Size-Dependent Conformational Features of Aβ<sub>17–42</sub> Protofilaments from Molecular Simulation Studies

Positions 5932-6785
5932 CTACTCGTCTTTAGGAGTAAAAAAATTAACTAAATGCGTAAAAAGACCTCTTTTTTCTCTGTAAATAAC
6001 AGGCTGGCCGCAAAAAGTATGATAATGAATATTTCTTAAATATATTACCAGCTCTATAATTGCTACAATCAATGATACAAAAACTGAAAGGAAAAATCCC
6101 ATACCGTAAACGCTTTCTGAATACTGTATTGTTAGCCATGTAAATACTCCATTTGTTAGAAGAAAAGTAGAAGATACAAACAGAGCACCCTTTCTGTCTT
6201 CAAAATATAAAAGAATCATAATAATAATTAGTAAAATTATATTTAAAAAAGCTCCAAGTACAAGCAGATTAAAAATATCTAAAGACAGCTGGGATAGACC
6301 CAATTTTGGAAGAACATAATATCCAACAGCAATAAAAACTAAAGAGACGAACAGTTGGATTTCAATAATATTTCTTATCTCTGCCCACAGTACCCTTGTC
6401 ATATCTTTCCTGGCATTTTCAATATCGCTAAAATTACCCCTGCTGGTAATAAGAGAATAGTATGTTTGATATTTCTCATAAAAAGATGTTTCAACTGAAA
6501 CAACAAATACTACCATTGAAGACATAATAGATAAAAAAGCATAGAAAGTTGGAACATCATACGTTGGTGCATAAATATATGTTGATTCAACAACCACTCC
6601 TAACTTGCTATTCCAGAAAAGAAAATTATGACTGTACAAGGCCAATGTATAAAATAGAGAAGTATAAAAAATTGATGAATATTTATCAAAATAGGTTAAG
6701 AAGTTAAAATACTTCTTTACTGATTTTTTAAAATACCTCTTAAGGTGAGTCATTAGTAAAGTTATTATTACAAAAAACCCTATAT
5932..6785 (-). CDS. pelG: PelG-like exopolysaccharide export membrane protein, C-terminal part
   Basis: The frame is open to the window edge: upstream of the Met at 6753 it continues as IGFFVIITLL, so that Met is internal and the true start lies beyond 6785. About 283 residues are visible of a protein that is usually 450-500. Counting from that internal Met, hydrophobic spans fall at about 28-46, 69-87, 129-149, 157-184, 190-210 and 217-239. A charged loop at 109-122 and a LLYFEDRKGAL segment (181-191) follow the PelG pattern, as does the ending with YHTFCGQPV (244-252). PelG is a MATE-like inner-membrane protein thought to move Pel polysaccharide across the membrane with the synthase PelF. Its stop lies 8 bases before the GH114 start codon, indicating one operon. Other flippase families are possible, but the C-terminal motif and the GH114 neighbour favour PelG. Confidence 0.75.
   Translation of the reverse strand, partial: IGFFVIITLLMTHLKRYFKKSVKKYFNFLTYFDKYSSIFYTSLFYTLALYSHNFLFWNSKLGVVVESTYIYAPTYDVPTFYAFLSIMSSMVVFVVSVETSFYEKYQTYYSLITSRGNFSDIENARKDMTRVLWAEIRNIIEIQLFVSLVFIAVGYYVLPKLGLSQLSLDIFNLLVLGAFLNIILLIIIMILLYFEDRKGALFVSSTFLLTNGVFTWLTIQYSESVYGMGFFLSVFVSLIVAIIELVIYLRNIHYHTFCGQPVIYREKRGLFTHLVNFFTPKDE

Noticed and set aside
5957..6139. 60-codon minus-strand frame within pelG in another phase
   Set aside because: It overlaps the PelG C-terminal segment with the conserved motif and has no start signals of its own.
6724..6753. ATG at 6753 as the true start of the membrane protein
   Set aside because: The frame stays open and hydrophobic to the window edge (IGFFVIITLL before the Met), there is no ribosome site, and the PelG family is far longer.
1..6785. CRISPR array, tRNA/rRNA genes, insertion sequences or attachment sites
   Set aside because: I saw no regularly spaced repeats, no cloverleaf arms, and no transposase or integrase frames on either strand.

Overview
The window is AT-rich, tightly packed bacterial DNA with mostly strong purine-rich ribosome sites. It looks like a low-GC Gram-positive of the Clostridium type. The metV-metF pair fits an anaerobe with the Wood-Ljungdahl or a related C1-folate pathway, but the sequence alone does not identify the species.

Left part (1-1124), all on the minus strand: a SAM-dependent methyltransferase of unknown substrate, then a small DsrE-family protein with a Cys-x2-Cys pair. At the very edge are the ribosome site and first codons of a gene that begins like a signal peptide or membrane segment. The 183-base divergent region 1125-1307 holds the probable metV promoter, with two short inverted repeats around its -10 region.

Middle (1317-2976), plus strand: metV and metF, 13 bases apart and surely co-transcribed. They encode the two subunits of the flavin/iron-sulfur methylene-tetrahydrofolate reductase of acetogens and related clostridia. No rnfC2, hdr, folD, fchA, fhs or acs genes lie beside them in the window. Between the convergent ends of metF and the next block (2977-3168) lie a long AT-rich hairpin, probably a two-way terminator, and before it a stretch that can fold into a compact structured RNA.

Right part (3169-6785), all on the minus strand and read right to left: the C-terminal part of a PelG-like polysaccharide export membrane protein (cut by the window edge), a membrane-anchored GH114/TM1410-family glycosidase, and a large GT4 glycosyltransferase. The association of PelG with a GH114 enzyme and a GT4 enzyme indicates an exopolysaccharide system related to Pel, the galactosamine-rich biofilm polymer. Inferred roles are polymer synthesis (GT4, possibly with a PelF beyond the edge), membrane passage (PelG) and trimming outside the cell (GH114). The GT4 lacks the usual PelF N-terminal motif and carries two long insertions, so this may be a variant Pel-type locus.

Alzheimer’s disease is caused due to aggregation of amyloid beta (Aβ) peptide into soluble oligomers and insoluble fibrils in the brain. In this study, we have performed room temperature molecular dynamics simulations to probe the size-dependent conformational features and thermodynamic stabilities of five Aβ<sub>17–42</sub> protofilaments, namely, O<sub>5</sub> (pentamer), O<sub>8</sub> (octamer), O<sub>10</sub> (decamer), O<sub>12</sub> (dodecamer), and O<sub>14</sub> (tetradecamer). Analysis of the free energy profiles of the aggregates showed that the higher order protofilaments (O<sub>10</sub>, O<sub>12</sub>, and O<sub>14</sub>) undergo conformational transitions between two minimum energy states separated by small energy barriers, while the smaller aggregates (O<sub>5</sub> and O<sub>8</sub>) remain in single deep minima surrounded by high barriers. Importantly, it is demonstrated that O<sub>10</sub> is the crossover point for which the twisting of the protofilament is maximum, beyond which the monomers tend to rearrange themselves in an intermediate state and eventually transform into more stable conformations. Our results suggest that the addition of monomers along the axis of an existing protofilament with a critical size (O<sub>10</sub> according to the present study) proceeds via an intermediate step with relatively less stable twisted structure that allows the additional monomers to bind and form stable larger protofilaments with minor rearrangements among themselves. More importantly, it is demonstrated that a combination of twist angle and end-to-end distance can be used as a suitable reaction coordinate to describe the growth mechanism of Aβ protofilaments in simulation studies.